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Bryson DeChambeau has turned to a pizza shop analogy in an attempt to explain the battle at the top of the game and why he thinks the PGA Tour's suspension of players joining LIV Golf Invitational Series is unfair.
DeChambeau made his debut in the second event of the Saudi-backed Series in June following a big-money switch and, as with other PGA Tour players who've teed it up in the Series, he was immediately hit by an indefinite PGA Tour suspension. Speaking to presenter Tucker Carlson on Fox News, DeChambeau used an unusual reference to describe why he disagreed with the PGA Tour's decision.
Video: What Is LIV Golf?
He said: "It's so weird, because it's like - let's use this as a reference. I heard this earlier this week. You have a pizza shop that's been in existence for 50 years and all the customers go to it and it's a great product. All of a sudden, a new pizza shop opens up, right? And they start paying the customers to come eat at their place, and that pizza is potentially a little bit better of a pizza, right? And then, all of a sudden, that original pizza house goes, if you go over there, we're banning you from ever coming back to our pizza shop. What's wrong with that economic model?"
You can check out the clip here.
"I personally know it will get figured out, whether it's legally or they come to the table and work out terms."Tucker Carlson and Bryson DeChambeau discuss the PGA Tour's threats to ban all #LIVGolf players for life. pic.twitter.com/wdCuMKMRpiAugust 3, 2022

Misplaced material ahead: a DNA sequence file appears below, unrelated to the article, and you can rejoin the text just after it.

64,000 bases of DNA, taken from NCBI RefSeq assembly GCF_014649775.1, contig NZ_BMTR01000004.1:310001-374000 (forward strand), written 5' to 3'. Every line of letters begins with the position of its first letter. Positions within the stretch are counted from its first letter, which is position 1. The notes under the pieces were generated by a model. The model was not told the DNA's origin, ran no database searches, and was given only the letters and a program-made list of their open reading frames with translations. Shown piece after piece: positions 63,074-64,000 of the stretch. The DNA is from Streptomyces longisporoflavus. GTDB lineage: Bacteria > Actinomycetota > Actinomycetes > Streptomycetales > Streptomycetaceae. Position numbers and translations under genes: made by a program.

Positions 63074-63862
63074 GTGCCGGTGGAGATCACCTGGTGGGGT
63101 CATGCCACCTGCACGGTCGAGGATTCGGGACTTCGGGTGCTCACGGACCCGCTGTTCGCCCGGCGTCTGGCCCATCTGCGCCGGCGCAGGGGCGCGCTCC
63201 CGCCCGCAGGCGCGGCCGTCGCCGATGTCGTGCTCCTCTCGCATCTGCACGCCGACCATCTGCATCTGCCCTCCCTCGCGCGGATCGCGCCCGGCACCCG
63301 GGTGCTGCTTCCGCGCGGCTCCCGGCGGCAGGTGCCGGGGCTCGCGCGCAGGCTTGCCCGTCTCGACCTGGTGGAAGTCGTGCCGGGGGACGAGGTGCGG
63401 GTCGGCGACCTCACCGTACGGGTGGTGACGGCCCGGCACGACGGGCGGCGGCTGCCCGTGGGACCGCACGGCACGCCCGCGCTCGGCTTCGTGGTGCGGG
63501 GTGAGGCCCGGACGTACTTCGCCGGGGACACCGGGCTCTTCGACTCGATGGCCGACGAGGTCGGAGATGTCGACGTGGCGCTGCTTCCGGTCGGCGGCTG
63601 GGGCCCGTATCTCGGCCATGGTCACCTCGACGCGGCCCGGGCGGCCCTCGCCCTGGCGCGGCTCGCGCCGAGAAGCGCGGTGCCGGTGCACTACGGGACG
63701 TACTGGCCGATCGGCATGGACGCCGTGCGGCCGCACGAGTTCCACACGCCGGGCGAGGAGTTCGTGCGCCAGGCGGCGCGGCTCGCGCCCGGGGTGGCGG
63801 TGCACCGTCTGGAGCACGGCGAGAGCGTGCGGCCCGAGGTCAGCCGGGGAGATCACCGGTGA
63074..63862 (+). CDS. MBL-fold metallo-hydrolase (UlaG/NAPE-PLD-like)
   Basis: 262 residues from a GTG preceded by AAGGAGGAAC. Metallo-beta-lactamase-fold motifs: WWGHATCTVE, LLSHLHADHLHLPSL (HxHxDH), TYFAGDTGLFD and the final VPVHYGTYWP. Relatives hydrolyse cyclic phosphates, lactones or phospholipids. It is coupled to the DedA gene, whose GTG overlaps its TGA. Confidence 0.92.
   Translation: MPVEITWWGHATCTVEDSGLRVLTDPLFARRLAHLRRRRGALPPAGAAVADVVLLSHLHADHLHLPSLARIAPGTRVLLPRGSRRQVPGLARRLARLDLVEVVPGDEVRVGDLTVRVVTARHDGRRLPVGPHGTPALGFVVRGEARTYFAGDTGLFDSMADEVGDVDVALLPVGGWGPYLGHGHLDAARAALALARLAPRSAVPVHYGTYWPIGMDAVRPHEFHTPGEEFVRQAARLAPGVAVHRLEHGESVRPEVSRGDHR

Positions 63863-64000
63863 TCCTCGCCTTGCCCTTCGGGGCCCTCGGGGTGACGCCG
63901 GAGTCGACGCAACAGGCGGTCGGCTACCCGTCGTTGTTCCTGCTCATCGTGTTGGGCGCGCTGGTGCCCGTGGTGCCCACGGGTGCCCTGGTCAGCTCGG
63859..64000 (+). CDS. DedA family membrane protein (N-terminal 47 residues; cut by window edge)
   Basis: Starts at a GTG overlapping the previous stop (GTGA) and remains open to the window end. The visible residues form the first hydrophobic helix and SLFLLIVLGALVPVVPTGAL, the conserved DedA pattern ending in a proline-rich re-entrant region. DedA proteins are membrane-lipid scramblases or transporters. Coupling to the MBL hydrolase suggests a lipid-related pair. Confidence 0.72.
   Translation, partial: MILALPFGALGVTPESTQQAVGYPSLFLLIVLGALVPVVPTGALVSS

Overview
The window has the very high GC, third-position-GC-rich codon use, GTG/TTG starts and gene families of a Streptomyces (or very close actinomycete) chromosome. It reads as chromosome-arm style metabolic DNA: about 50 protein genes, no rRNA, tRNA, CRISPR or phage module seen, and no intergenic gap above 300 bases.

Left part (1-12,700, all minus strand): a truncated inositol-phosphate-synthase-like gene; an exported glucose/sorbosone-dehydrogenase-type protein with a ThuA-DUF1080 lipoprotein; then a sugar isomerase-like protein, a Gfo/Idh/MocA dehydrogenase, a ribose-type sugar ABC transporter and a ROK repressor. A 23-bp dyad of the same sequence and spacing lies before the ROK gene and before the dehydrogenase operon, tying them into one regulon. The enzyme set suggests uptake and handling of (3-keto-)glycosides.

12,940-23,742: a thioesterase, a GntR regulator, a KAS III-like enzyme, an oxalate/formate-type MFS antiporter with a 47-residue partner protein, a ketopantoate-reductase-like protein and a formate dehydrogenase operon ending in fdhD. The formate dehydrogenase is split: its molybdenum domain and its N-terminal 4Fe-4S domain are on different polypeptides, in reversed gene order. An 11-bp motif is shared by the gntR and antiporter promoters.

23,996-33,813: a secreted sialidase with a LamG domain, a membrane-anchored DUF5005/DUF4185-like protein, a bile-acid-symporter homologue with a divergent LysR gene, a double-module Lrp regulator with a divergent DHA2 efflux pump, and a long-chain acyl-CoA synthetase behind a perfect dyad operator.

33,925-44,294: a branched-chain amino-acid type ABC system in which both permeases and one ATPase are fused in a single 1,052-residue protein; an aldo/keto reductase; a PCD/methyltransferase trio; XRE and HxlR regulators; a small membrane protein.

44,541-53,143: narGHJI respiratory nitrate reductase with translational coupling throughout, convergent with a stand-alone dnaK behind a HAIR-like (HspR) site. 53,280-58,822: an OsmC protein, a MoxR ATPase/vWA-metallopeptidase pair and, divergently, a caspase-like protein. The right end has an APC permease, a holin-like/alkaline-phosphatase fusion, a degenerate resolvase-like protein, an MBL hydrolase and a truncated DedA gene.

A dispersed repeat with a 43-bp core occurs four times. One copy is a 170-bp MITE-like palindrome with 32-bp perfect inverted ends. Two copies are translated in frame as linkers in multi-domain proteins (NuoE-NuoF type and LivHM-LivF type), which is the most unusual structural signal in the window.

In questioning the economic model, DeChambeau appears to hint that the PGA Tour could end up causing itself greater harm by refusing to engage with LIV Golf. Meanwhile, in the same interview, he said the suspension "doesn't make sense". He also spoke of his confidence in the issue being resolved, saying: "I think it will get figured out. I personally know that it will get figured out, whether it's legally or whether they come to the table and work out terms. I definitely think it will wash itself out in the future, pretty shortly."
Judging by the events that followed the interview, there could be some movement on that sooner than we thought. Earlier, it was reported that 11 LIV Golf players, including DeChambeau, had filed a lawsuit against the PGA Tour challenging their suspensions. That was met with a strongly worded response from PGA Tour commissioner Jay Monahan in which he accused the players of "trying to use lawyers to force their way into competition alongside our members in good standing."
While the outcome of the latest twist in the saga will become known in due course, DeChambeau seems confident that LIV Golf has the upper hand in the ongoing feud between the two organisations, even if his explanation as to why came via his unexpected - if entertaining - analogy.
Mike has 25 years of experience in journalism, including writing on sports such as golf, football and cricket. Now a freelance writer for Golf Monthly, he is dedicated to covering the sport’s most newsworthy stories. Originally from East Yorkshire, Mike now resides in Canada, where the nearest course is less than a mile from his home. It’s there where he remains confident that, one of these days, he’ll play the 17th without finding the water. Kevin Cook’s acclaimed 2007 biography, Tommy’s Honour, about golf’s founding father and son, remains one of his all-time favourite sports books.
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